In a February 3 blog, Michael Novak condemns the efforts of some people on "the Left" who seek not to "out-argue its opponents, but to shame them, to drive them from the field in ignominy, to make them figures of ridicule, moral indignation, and revulsion." Novak goes on to illustrate his point by citing the tactics of Senator Ted Kennedy:
Better yet, watch Ted Kennedy in action. His attacks on Judge Alito, like his earlier attacks on Judge Bork, were not intended as arguments, and certainly showed little regard for fact. They were all bluster, moral indignation, character assassination, ridicule, ostracism. If words could kill, his were the words of an assassin.This is pretty strong stuff, and it is not really my intention to consider the arguments against Kennedy and the American Left, but, rather, to consider what has been happening here in Canada over the past few years, and especially in the election just completed 2 weeks ago. Allow me to offer a couple of examples to help illustrate the point. During the leaders' debate of January 9 Conservative leader Stephen Harper said:
"We believe the Charter of Rights should reflect the right to own property, the right not to be deprived of property without due process of law and just and timely compensation."The Liberal Party of Canada replied with a characterization of this position outlined on their website, and remained illustrative of what was said on the campaign trail right up to election day:
In the U.S. such right-wing thinking (i.e. the entrenchment of property rights in the US Constitituion) in the 1920s and 30s led to the elimination of workplace safety law, child labour law, and minimum wage law. Mr. Harper’s proposal to “protect” property rights would leave left workers, children, the poor and the environment to fend for themselves.So there you have it. Stephen Harper's Conservatives intend to eliminate worker safety laws, impose child labour, and repeal the minimum wage. Pretty scary stuff, especially if it were true. But what it is, of course, is a complete distortion of the Conservative party's position. Stephen Harper was responding to a direct question on protecting individual property rights in Canada, and not the question of whether or not minimum wages and child labour laws should be repealed. Even within the heat of an election campaign the level of distortion by the Liberals in a simple (and even pretty conventional) answer by Mr. Harper is astonishing. Were this a one-off happenstance, then one might be willing to write it off as excessive zeal, but it reflects, instead, a pattern that has been growing over the past few years in our country.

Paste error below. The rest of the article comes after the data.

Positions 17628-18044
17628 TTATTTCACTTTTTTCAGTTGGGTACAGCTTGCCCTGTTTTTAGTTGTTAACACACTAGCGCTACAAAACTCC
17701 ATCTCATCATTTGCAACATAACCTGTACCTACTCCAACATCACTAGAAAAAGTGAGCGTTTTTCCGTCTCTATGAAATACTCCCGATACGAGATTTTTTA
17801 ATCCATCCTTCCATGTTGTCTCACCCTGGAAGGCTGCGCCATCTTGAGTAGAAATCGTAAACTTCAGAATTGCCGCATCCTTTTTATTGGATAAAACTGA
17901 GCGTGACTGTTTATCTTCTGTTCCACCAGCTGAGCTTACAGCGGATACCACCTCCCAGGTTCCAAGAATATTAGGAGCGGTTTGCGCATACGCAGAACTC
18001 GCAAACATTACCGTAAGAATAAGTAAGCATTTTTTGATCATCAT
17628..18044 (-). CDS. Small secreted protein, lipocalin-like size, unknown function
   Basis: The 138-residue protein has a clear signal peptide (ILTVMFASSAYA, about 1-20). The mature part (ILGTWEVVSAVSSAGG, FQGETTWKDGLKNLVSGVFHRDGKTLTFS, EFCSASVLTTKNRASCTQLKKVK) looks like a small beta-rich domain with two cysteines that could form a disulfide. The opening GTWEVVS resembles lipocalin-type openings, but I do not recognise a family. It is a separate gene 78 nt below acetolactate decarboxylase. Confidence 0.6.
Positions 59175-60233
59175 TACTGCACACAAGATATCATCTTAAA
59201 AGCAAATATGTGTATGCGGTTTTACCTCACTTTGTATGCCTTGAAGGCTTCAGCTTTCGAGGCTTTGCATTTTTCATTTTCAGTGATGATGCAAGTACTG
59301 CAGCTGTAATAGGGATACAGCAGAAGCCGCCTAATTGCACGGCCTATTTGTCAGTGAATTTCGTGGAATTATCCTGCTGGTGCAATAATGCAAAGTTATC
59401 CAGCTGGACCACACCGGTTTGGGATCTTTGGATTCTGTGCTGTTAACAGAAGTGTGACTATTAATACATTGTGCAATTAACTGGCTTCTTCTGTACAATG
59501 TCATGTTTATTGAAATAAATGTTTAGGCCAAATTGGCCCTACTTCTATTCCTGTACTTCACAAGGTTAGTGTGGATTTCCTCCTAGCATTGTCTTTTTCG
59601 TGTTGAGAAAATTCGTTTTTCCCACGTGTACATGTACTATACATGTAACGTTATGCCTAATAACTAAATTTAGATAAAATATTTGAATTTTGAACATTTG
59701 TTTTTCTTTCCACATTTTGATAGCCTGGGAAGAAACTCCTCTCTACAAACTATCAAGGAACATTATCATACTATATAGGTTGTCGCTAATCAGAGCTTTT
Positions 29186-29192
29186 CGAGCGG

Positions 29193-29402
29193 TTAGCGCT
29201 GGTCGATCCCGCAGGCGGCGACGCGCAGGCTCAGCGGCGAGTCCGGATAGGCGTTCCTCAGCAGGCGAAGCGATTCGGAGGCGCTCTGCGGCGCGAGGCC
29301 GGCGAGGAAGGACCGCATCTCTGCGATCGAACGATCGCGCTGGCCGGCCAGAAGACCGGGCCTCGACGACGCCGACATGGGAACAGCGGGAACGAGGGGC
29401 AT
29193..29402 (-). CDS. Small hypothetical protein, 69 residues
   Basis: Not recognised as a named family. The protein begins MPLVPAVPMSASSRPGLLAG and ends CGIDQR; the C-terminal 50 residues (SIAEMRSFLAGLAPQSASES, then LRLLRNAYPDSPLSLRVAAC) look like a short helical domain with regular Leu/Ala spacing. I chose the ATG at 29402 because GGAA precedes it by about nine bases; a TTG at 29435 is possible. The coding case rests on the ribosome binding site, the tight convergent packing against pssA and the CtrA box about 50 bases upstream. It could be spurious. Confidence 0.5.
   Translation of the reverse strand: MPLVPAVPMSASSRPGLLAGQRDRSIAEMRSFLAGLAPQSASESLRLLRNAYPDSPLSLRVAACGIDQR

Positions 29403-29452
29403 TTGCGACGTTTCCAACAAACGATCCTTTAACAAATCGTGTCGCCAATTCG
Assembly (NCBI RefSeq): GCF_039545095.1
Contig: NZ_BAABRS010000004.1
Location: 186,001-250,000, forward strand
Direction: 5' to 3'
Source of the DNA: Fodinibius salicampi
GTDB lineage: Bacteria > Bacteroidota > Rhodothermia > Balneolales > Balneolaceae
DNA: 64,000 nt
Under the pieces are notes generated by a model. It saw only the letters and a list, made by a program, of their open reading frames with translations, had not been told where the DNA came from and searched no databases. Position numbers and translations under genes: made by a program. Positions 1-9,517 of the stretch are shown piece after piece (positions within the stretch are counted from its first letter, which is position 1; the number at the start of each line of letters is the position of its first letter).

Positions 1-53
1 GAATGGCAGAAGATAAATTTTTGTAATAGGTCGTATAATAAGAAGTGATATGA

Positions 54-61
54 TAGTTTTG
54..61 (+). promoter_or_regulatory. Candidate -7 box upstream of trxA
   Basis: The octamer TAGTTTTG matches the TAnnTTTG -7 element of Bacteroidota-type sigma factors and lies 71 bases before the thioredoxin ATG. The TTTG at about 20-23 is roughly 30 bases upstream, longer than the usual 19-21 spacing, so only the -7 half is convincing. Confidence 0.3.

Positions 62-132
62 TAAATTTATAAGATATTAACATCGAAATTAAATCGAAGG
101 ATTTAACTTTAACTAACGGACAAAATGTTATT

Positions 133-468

Back in 2003 Father Raymond de Souza wrote a powerful article called “Thinly Disguised Totalitarianism” in which he outlined the extent to which freedom of religion and belief was under seige in Canadian courts. From those judicial decisions the recent election took on a tone in which those who disagreed with them were labeled by none other than the Prime Minister himself as not holding "Canadian values", but, rather, were radical conservatives who held "extreme American conservative values." From the same January 9 debate, Prime Minister Martin said: